Title page from Follies of the Year, .
Presented by the University of Pittsburgh
Special Collections Department
Fall 2016-Spring 2017
There is a story that the Scottish gardener who worked for Louis XIV, the King of France, at the Palace of Versailles during the 17th century, placed 'étiquettes,' or labels, along designated pathways directing the courtiers and visitors to the palace grounds where to walk. The king later decreed that all members of his court must observe the étiquettes, and it is this word that has evolved to describe the correct rules of social behavior in human society.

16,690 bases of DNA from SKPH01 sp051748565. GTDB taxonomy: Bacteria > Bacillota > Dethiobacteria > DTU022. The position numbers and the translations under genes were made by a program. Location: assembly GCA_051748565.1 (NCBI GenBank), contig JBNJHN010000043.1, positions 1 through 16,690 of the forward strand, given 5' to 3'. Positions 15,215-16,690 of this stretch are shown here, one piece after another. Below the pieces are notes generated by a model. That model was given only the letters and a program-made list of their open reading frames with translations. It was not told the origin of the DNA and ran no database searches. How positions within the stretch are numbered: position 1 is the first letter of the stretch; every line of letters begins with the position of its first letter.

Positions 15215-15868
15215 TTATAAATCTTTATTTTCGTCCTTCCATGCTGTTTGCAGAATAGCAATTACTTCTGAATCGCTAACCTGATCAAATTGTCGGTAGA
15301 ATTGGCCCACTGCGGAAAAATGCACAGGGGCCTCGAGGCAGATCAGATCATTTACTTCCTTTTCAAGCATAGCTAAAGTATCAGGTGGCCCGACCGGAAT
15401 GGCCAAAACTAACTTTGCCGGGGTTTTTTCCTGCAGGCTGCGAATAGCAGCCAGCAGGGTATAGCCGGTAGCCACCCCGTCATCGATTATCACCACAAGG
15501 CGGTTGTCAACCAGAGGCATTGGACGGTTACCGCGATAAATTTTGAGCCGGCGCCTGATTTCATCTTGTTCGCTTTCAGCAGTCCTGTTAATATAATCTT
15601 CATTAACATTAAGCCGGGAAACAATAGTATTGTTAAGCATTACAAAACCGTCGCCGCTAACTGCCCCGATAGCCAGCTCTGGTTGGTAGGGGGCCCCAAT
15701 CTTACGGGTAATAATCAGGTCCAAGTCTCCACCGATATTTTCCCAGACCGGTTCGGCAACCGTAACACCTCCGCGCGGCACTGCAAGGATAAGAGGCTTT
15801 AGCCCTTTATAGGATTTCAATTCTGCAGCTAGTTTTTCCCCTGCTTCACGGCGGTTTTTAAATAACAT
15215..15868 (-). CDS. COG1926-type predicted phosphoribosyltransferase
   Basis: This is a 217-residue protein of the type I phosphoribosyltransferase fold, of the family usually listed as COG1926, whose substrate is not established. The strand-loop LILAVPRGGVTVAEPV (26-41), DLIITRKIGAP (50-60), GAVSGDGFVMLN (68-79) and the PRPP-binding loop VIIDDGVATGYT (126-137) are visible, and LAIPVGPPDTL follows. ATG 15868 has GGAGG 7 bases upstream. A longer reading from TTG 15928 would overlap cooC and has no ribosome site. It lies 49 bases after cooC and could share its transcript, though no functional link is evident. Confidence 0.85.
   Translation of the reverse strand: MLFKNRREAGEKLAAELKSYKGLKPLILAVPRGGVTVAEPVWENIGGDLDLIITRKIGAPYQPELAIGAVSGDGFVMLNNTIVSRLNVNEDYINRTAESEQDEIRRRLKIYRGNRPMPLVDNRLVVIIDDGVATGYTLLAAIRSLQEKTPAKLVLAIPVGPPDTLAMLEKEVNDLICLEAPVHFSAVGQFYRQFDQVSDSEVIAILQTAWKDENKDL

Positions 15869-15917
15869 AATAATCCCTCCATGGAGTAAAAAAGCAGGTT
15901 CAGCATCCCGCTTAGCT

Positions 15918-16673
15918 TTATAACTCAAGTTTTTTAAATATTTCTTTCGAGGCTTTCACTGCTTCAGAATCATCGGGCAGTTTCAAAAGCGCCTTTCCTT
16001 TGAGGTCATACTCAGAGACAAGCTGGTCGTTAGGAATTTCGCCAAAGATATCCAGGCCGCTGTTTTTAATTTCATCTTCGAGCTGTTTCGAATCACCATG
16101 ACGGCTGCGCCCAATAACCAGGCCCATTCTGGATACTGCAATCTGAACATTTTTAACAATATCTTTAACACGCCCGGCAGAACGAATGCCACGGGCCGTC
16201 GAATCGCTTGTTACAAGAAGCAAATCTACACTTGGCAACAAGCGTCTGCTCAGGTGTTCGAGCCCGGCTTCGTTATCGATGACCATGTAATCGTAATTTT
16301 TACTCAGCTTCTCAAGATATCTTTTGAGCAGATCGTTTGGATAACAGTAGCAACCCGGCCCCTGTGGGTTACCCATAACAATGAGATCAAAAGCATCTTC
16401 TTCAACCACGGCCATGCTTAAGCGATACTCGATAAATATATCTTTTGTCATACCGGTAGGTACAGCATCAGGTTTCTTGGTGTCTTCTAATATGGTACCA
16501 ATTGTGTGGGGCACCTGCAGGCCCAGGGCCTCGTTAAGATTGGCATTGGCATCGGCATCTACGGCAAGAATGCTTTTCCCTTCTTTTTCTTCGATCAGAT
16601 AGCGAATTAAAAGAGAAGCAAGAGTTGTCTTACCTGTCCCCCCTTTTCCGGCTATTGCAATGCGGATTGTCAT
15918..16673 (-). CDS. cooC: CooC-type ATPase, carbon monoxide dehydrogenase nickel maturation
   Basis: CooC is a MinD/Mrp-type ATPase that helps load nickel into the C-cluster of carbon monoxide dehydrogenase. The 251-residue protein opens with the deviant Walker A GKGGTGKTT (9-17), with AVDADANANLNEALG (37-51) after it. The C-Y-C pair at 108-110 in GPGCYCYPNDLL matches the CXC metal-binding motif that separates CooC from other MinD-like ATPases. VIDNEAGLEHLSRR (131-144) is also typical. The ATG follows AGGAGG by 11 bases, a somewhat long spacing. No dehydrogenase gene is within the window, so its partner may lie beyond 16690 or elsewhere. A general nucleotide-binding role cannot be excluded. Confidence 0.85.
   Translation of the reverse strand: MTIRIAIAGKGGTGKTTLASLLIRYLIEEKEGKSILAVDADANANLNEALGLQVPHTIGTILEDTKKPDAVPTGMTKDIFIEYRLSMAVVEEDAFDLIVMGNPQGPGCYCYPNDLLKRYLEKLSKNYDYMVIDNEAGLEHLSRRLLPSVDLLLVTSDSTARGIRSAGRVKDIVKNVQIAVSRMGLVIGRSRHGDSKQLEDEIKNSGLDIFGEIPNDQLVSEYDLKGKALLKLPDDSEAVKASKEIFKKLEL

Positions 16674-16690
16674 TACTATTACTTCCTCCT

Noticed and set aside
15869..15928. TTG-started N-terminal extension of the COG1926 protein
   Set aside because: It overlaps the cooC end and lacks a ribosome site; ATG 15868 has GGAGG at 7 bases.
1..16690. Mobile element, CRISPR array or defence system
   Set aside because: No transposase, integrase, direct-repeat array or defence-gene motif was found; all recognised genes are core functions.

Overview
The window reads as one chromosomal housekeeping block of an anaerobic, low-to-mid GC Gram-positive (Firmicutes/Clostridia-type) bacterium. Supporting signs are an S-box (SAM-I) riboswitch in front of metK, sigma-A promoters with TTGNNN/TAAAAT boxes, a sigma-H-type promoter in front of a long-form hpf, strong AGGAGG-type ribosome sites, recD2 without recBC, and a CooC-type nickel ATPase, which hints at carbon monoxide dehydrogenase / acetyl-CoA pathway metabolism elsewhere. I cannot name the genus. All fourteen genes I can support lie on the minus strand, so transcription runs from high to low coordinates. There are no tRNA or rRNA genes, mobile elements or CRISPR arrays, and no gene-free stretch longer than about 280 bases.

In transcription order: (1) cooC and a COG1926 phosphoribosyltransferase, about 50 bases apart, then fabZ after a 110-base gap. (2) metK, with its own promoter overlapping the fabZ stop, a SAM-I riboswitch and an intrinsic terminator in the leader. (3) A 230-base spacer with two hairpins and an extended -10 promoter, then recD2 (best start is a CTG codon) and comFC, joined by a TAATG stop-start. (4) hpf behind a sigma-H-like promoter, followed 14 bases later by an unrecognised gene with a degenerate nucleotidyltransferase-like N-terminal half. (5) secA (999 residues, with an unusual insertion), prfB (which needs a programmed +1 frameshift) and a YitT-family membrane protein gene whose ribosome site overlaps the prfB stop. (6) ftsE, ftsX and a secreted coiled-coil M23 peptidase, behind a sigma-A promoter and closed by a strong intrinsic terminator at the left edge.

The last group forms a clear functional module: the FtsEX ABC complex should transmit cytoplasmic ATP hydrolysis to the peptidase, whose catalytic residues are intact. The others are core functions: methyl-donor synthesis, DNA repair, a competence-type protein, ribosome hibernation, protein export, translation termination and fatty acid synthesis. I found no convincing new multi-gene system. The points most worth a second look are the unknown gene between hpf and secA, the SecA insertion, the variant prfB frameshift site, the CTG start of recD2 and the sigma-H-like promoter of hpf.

Etiquette is a dynamic and ever-changing system of codified rules of appropriate human behavior, which includes civil discourse, polite conversation, fashion, manners, and humor and wit. This exhibit has been curated by the Special Collections Department and features works of etiquette from the Darlington, Nesbitt, and Picchi collections written from the 16th century to the present and is arranged as follows: a sampler of Italian and English works, an American sampler, a children’s literature sampler, an etiquette sampler for adults, and a sampler of women writers of etiquette.